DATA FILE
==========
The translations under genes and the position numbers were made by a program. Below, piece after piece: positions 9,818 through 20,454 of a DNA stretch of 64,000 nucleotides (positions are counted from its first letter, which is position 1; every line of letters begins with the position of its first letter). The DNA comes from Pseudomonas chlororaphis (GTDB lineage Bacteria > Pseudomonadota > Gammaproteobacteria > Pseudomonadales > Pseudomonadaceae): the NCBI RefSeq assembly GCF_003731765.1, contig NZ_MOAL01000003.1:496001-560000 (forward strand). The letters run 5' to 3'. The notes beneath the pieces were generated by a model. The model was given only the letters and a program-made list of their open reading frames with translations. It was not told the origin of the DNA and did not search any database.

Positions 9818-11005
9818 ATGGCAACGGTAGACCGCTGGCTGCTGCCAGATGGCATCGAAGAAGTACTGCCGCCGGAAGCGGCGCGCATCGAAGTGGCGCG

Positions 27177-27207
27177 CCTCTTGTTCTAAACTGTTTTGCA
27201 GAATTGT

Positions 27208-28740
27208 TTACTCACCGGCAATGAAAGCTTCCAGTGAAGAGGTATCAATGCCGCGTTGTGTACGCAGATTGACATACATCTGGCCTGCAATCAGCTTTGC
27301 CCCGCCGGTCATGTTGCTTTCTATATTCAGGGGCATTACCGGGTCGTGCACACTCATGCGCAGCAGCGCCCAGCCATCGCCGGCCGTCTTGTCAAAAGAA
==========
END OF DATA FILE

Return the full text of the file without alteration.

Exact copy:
The translations under genes and the position numbers were made by a program. Below, piece after piece: positions 9,818 through 20,454 of a DNA stretch of 64,000 nucleotides (positions are counted from its first letter, which is position 1; every line of letters begins with the position of its first letter). The DNA comes from Pseudomonas chlororaphis (GTDB lineage Bacteria > Pseudomonadota > Gammaproteobacteria > Pseudomonadales > Pseudomonadaceae): the NCBI RefSeq assembly GCF_003731765.1, contig NZ_MOAL01000003.1:496001-560000 (forward strand). The letters run 5' to 3'. The notes beneath the pieces were generated by a model. The model was given only the letters and a program-made list of their open reading frames with translations. It was not told the origin of the DNA and did not search any database.

Positions 9818-11005
9818 ATGGCAACGGTAGACCGCTGGCTGCTGCCAGATGGCATCGAAGAAGTACTGCCGCCGGAAGCGGCGCGCATCGAAGTGGCGCG

Positions 27177-27207
27177 CCTCTTGTTCTAAACTGTTTTGCA
27201 GAATTGT

Positions 27208-28740
27208 TTACTCACCGGCAATGAAAGCTTCCAGTGAAGAGGTATCAATGCCGCGTTGTGTACGCAGATTGACATACATCTGGCCTGCAATCAGCTTTGC
27301 CCCGCCGGTCATGTTGCTTTCTATATTCAGGGGCATTACCGGGTCGTGCACACTCATGCGCAGCAGCGCCCAGCCATCGCCGGCCGTCTTGTCAAAAGAA